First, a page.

Burning Bush Tabernacle
Burning Bush Tabernacle by John Collier
For their new church a prominent tabernacle was needed to house the host in a chapel of perpetual adoration. The tabernacle needed to have a window that could be covered during Good Friday.
In discussion between the artist and the pastor of this church it was suggested that a tabernacle might be designed in the form of the burning bush from the Moses story, indicating a holy place.
The artist suggested the bush might be a fruit tree as fruit figures prominently in church symbolism. Moreover apples in a work of art symbolize Christ’s victory over sin. The tree has three trunks symbolizing the Holy Trinity. There are many branches bearing apples. Some of the branches are broken. One has broken away from the tree; it bears no fruit. We must abide in Christ to bear fruit. The artist has created fruit as a recurring design element in other pieces within this church.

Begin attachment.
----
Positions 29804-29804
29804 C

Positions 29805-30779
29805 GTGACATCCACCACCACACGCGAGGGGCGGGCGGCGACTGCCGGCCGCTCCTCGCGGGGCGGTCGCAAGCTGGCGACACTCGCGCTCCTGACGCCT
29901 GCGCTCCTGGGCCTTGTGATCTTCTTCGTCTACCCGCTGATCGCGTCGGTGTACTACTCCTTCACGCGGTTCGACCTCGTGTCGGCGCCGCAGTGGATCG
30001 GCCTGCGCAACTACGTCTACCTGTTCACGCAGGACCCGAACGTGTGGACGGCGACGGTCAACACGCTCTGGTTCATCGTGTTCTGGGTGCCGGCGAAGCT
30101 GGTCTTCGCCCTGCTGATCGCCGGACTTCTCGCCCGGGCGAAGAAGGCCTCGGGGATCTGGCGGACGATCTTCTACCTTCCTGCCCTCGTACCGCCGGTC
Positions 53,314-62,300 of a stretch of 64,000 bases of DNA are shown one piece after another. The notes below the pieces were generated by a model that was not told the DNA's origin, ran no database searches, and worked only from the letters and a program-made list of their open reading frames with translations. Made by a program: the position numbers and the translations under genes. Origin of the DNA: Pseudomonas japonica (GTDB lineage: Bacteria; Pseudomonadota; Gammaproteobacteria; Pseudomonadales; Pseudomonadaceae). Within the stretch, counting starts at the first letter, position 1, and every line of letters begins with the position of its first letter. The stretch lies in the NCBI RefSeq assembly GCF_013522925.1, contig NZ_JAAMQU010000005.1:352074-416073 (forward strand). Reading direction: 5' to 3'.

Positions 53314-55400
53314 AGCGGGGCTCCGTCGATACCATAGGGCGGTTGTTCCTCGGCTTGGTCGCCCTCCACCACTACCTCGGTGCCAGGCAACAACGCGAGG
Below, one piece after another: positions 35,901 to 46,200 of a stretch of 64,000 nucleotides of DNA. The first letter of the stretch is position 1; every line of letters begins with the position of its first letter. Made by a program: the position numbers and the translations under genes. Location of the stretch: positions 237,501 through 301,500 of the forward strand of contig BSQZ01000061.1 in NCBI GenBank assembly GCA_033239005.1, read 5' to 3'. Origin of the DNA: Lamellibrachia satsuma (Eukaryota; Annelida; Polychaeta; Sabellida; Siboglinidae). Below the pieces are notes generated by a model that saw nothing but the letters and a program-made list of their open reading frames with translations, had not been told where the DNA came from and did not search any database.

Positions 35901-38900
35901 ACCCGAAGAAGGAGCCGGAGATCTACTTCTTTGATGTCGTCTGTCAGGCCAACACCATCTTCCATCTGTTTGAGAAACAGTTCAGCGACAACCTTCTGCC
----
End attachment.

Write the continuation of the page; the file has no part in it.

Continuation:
Since the tabernacle was to be composed of branches, these needed to be connected to each other to keep them from moving.
The artist combined the tree sculpture with the sun burst of a traditional monstrance. It stands as the sun seen rising through the apple tree.
Normally the artist might sculpt in clay or plaster using the lost wax procedure for a bronze sculpture, but in this instance the work was created in wax. Then the wax pieces were cast into bronze and welded together. The welds were then chased, and the whole piece was finished with a patina.
Installed at St. Gianna Beretta Molla Catholic Church, Winnipeg, Manitoba